Ex-Arafat adviser: PA funded Arab Israeli parties

Mohammed Rashid demands probe into Abbas's wealth, says PA funded Arab parties in Israel during general elections.

By
May 17, 2012 17:20
2 minute read.
Children hold placards of Arafat and Abbas

Placards of Arafat and Abbas 311 (R). (photo credit: REUTERS)

 
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Muhammad Rashid, the former economic adviser to Yasser Arafat who is wanted by the Palestinian Authority for embezzling hundreds of millions of dollars, revealed on Thursday that the PA had provided financial aid to Arab parties during general elections in Israel.

He also demanded an investigation into the source of PA President Mahmoud Abbas’s wealth.

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Rashid, who is currently in London, said that Abbas used to “take millions of dollars from the Palestinian Authority and the private sector under the pretext of helping Arab parties in Israeli elections.”

Better known as Khaled Salam, Rashid did not name the Israeli parties that had received financial aid from Abbas.

His revelation came during an interview with the Saudiowned Al-Arabiya TV station.

Rashid scoffed at the PA’s decision earlier this week to ask Interpol to arrest him and hand him over for trial on charges of embezzlement and fraud, allegedly committed during the years that he served as Arafat’s top financial consultant.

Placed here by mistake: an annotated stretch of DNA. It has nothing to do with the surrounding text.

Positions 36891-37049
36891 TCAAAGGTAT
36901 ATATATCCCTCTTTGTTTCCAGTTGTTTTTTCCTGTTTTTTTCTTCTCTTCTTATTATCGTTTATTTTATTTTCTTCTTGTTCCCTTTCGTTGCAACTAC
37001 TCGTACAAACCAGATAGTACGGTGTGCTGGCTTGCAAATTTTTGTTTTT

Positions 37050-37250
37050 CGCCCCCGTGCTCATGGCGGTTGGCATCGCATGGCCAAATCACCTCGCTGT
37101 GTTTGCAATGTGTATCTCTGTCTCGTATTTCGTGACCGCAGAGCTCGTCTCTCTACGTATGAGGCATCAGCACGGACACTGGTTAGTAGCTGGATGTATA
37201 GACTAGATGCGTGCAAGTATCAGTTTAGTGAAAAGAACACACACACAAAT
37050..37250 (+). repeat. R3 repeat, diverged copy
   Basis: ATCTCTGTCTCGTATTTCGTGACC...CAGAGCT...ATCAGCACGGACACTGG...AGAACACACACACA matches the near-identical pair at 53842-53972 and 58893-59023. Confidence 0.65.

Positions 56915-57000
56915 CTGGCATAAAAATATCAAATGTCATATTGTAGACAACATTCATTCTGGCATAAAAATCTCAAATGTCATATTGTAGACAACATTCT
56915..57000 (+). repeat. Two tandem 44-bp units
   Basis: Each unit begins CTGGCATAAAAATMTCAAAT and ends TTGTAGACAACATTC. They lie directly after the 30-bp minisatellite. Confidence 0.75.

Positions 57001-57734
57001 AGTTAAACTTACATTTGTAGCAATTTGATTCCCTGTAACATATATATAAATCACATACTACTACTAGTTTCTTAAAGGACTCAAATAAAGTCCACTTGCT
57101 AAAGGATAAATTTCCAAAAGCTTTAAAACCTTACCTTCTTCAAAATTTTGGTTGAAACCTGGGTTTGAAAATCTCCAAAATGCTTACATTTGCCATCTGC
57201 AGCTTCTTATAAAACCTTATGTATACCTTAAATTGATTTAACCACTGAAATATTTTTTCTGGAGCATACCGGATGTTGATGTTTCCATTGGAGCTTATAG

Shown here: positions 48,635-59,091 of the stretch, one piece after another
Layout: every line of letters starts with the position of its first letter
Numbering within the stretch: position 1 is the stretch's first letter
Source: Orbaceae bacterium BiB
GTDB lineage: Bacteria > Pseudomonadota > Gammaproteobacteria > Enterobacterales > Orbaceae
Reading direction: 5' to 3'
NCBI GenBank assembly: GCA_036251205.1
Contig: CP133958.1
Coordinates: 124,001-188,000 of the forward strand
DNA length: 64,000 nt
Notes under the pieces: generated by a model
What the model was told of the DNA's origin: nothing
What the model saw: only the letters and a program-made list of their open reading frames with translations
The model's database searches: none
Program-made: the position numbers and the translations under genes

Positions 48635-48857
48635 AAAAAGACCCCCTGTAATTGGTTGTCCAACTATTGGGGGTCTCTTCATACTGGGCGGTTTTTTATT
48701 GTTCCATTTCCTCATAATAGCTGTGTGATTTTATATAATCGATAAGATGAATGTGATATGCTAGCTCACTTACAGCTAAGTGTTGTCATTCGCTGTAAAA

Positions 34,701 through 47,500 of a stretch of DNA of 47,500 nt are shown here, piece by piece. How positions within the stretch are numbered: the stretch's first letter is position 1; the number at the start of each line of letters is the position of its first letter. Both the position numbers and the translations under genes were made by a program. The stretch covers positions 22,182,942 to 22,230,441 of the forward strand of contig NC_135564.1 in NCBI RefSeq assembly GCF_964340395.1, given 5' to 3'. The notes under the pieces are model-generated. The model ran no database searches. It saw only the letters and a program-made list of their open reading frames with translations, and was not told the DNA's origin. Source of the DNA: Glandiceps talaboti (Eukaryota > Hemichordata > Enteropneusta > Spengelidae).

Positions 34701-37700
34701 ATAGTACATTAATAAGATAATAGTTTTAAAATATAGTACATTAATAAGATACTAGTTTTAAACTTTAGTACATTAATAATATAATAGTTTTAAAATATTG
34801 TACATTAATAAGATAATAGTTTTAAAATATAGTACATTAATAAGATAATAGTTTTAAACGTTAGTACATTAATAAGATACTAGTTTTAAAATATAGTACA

A Kurd from Iraq, Rashid said he was prepared to report for interrogation only before an independent commission of inquiry and not one that is controlled by Abbas.

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The PA’s Anti-Corruption Commission, which issued the arrest warrant against him, is itself very corrupt, Rashid said.

He pointed out that two ministers in Prime Minister Salam Fayyad’s new cabinet have been accused of involvement in corruption scandals, but the commission did not take any measures against them.

The former adviser, who is considered one of the wealthiest Palestinians in the world, launched a scathing attack on Abbas, holding him and his two businessmen sons responsible for corruption.

“When Mahmoud Abbas returned to the Palestinian territories [after the signing of the Oslo Accords in 1993], I gave him $25,000 at the request of the late president Yasser Arafat,” Rashid claimed.

“Today, he and his sons have palaces and property estimated at 15 million Jordanian dinars [approximately $21m.] in Palestine, Jordan, Tunisia and other places.”

Rashid said the timing of the arrest warrant against him was linked to a series of interviews he gave to Al-Arabiya and to the PA’s fear that he would expose various corruption scandals.

Rafik Natsheh, head of the commission in the West Bank, denied Rashid’s charges, saying he had been wanted long before his TV appearance.

Natsheh added that the PA had previously summoned Rashid for questioning, but the latter refused to comply. He said that Rashid would stand trial whether in person or in absentia for his role in the theft of public funds.

Welcoming the PA’s decision to go after Rashid, several Palestinian political analysts wondered whether other senior officials would also be charged with corruption.

“The question is, how many Muhammad Rashids do we have in the Palestinian arena?” asked analyst Nabil Batrawi.

“Where are the others who became wealthy by working in the public sector? Where are the realtors who used to take money from investors who wanted to come to Palestine? “Where are all those who used to take bribes and extort investors?” he asked.

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